The Court determined that Defendant was prepared to enter a plea of "Guilty" to Count One of the Indictment.
The Court proceeded with the Rule 11 proceeding by first placing Defendant under oath and inquiring into Defendant's competency. The Court determined Defendant was competent to proceed with the Rule 11 plea hearing and cautioned and examined Defendant under oath concerning all matters mentioned in Rule 11.
The Court next inquired of Defendant concerning his understanding of his right to have an Article III Judge hear the entry of his guilty plea and his understanding of the difference between an Article III Judge and a Magistrate Judge. Defendant thereafter stated in open court that he voluntarily waived his right to have an Article III Judge hear his plea and voluntarily consented to the undersigned Magistrate Judge hearing his plea. Defendant tendered to the Court a written Waiver of Article III Judge and Consent to Enter Guilty Plea before Magistrate Judge. The waiver and consent was signed by Defendant, countersigned by Defendant's counsel, and concurred by the signature of the Assistant United States Attorney.
Upon consideration of the sworn testimony of Defendant, as well as the representations of his counsel and the representations of the Government, the Court finds that the oral and written waiver of an Article III Judge and consent to enter a guilty plea before a Magistrate Judge was freely and voluntarily given. Additionally, the Court finds that the written waiver and consent was freely and voluntarily executed by Defendant Joshua Lee Grapes only after having had his rights fully explained to him and having a full understanding of those rights through consultation with his counsel, as well as through questioning by the Court. The Court ORDERED the written Waiver and Consent to Enter Guilty Plea before a Magistrate Judge filed and made part of the record. [ECF No. 35].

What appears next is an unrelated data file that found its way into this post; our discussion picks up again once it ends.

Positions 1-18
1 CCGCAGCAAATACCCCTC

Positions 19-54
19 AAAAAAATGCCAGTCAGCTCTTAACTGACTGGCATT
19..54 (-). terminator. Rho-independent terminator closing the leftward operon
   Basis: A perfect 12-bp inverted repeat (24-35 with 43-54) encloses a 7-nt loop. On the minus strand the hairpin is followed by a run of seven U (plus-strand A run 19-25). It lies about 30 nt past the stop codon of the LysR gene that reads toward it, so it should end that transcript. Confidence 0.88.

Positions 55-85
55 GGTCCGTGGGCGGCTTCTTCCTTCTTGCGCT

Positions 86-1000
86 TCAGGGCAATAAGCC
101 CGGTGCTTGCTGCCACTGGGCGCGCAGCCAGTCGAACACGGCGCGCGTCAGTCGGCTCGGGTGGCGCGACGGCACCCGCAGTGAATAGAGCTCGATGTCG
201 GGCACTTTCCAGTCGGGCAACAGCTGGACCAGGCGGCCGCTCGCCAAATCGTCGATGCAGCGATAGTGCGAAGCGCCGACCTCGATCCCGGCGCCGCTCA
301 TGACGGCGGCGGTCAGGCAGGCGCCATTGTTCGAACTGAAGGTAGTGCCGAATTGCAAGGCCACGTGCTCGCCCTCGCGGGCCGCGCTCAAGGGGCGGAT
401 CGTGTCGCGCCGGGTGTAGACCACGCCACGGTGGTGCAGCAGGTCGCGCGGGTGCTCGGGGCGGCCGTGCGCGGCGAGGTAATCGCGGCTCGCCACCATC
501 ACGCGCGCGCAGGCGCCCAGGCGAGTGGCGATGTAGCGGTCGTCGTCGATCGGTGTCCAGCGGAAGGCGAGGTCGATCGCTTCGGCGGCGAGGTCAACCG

Thereafter, the Court determined that Defendant's plea was pursuant to a written plea agreement and asked the Government to tender the original to the Court. The Court asked counsel for the Government if the agreement was the sole agreement offered to Defendant. The Government responded that there was one prior version of the plea agreement extended to Defendant, but that the plea agreement giving rise to this hearing was more favorable to Defendant. The Court asked counsel for the Government to summarize the written plea agreement. Counsel for Defendant and Defendant stated that the agreement as summarized by counsel for the Government was correct and complied with their understanding of the agreement. The undersigned further inquired of Defendant regarding his understanding of the written plea agreement. Defendant stated he understood the terms of the written plea agreement and also stated that it contained the whole of his agreement with the Government and no promises or representations were made to him by the Government other than those terms contained in the written plea agreement. The undersigned determined that Paragraph 7 of the written plea agreement contained an acceptance date in need of correction, and with consent of Defendant and counsel for the parties, the undersigned made the necessary handwritten correction to the written plea agreement. Further, the undersigned determined that Paragraph 17 of the written plea agreement incorrectly recited the number of paragraphs contained in the plea agreement, and with consent of Defendant and counsel for the parties, the undersigned made the necessary handwritten correction to the written plea agreement. The Court ORDERED the written plea agreement, with the above-noted handwritten corrections, filed and made a part of the record. [ECF No. 36].